APTN National News, the nightly half-hour broadcast, is re-branding in an effort to reach a wider and more mainstream audience, at a time when news agencies have widely reported a slump in revenues. It means at least one highly visible change for news, involving a kitten.
Karyn Pugliese, executive director of news and current affairs, said the show will continue to serve up award-winning journalism aimed at serving the current audience, while increasing viewers, and therefore advertising revenue in a highly competitive market.
“For broadcast to survive it made sense to learn from new media and increasingly popular social media trends, meaning we must rethink news. News is no longer about communication, but about relationship management,” said Pugliese. “We’re trying to both increase our audience and manage them higher up the engagement ladder. In short: we want more eyeballs and, online, we want more clicks, more shares.”
Key changes to the newscast come after an in-depth marketing report was conducted for APTN by a third-party company. Research was gathered using cutting-edge techniques which included data-mining Facebook, Youtube and Twitter to discover what the report calls “trends from the many.” In other words both Indigenous and non-Indigenous people were profiled for common interests, to discover what grabs attention and interaction among both groups. The report then makes several recommendations on how to tweak the daily news show, by incorporating the mutually popular trends.
Among the more surprising information was the discovery that both audiences, regardless of age group, region or political affiliation were five times more likely to engage with content if it was branded with kittens. A slight gender skew was found demonstrating that the trend was slightly more popular among female viewers.
“We obviously weren’t looking for trends involving animals at all, as a news department we just don’t focus on trends that way. But perhaps that’s the problem and we need to start. At first we joked about it, you know, why not rez dogs instead of kittens, but at the end of the day the results come from marketing research and they are what they are,” said Pugliese. “The question became: what do we, as a news agency, do now that we have this information?”
Early ideas considered by news management included having reporters file daily stories on kittens, or on kitten-related trends as features, but this led to concerns that doing so might dilute the uniqueness of the APTN brand of “telling the stories others don’t and won’t”.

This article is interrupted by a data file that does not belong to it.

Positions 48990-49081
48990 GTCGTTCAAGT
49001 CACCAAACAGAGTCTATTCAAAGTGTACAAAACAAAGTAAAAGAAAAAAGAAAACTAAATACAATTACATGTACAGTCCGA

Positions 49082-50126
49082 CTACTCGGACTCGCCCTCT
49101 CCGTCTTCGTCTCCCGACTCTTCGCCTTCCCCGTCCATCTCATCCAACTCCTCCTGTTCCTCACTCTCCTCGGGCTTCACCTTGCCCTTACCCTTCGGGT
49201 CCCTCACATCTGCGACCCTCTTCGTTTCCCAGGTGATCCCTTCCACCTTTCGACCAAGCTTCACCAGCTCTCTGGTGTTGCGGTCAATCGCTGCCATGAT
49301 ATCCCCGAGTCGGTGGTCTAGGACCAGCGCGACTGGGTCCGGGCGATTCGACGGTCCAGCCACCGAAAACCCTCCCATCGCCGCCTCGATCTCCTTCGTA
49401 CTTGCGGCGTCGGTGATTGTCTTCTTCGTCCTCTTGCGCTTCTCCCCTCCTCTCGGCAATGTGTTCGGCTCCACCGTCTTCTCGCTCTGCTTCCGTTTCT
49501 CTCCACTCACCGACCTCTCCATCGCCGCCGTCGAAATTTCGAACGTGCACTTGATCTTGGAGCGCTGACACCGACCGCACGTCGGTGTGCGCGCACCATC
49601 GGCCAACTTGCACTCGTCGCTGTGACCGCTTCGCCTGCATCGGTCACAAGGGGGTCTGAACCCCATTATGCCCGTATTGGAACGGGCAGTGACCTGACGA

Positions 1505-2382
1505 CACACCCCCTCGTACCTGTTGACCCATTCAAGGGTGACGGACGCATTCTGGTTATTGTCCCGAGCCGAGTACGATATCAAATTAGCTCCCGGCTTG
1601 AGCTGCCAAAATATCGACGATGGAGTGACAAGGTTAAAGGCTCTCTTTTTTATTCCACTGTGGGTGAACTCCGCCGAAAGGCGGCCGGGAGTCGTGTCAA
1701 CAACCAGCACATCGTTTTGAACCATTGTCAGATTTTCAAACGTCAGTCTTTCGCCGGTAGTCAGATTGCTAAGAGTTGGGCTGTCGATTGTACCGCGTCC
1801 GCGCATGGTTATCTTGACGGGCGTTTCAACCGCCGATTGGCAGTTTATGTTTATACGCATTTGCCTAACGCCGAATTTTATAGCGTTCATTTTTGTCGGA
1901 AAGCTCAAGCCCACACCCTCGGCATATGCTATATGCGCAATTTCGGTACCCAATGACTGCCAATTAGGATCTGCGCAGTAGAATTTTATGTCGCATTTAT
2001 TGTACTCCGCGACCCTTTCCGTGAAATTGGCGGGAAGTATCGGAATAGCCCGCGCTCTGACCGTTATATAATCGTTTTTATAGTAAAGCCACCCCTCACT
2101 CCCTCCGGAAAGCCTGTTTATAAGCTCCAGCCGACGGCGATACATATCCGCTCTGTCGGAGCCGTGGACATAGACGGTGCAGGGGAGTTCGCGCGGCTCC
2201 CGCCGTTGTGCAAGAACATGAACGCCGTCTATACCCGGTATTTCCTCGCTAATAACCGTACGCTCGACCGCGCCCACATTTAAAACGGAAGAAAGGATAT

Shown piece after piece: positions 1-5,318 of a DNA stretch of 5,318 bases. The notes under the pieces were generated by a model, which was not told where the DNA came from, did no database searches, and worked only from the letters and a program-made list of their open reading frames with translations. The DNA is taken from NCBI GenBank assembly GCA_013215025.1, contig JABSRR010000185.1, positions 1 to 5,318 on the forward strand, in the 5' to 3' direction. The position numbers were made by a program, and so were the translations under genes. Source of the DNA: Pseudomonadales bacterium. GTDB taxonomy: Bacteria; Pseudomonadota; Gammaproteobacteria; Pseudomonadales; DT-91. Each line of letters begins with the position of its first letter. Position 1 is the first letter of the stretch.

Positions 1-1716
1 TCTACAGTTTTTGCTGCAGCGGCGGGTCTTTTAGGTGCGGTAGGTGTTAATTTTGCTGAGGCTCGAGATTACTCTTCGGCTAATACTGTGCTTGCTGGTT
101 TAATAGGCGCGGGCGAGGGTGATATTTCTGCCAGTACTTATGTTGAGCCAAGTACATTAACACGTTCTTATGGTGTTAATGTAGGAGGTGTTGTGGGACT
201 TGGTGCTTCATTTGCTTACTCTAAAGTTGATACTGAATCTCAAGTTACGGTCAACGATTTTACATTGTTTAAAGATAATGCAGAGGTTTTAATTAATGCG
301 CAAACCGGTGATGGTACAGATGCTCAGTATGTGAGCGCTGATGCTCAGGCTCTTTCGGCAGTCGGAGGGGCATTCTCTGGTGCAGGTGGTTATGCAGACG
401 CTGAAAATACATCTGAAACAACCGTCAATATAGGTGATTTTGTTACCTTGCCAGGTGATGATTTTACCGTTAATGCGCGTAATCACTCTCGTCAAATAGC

Ultimately it was decided to incorporate a kitten onto the news desk as a co-host, but only for the “C block” which, in television news, is that last block of news which is usually lighter and contains entertainment and features.
In what was kept a closely-guarded secret, APTN News management hired a talent scout to search for the cat or kitten who would ultimately become the new co-host of the entertainment/feature segment. The famed “Grumpy cat” was sought out at first, but proved to be too expensive. Grumpy cat, who has more than 2.4 million followers on Instagram, regularly solicits six-figures for appearances. Kittens bearing a similarity to the cartoon icon “Hello Kitty” did not test well in focus groups because the “imaginary” nature of the Hello Kitty brand was seen to be an incompatible juxtaposition with the factual nature of news reporting.
Instead audiences strongly identified with the brand of “hang in there” kittens which have become a popular meme on social media. They likened that message to feelings compatible with the real-world conversation about reconciliation. With multiple “hang in there” kittens online, the search narrowed its focus to finding the right one, which turned out to be Misty, a six-week-old orange Persian female tabby with a mackerel pattern and blue eyes. She is described as playful and intelligent. Persians are an ancient breed, Indigenous to the old-world region once known as Mesopotamia.
Misty will be joining the newscast for the C block nightly. The kitten will not “read” the news but will be on the desk to react as co-host Dennis Ward recites the lighter stories of the day. Misty’s image will also be used as a meme to accompany arts and entertainment stories online.
“This is a highly unusual direction for a newscast, we know that,” admits CEO Jean La Rose. “However the world is changing, the media environment is changing and it’s time to think outside the box. Anything that serves our audience while increasing viewership is a good thing. Profiling, segmenting and targeting groups of consumers for ad dollars is what modern marketing is built on. Clearly in this climate it is wise to modernize news and reach a broader market.”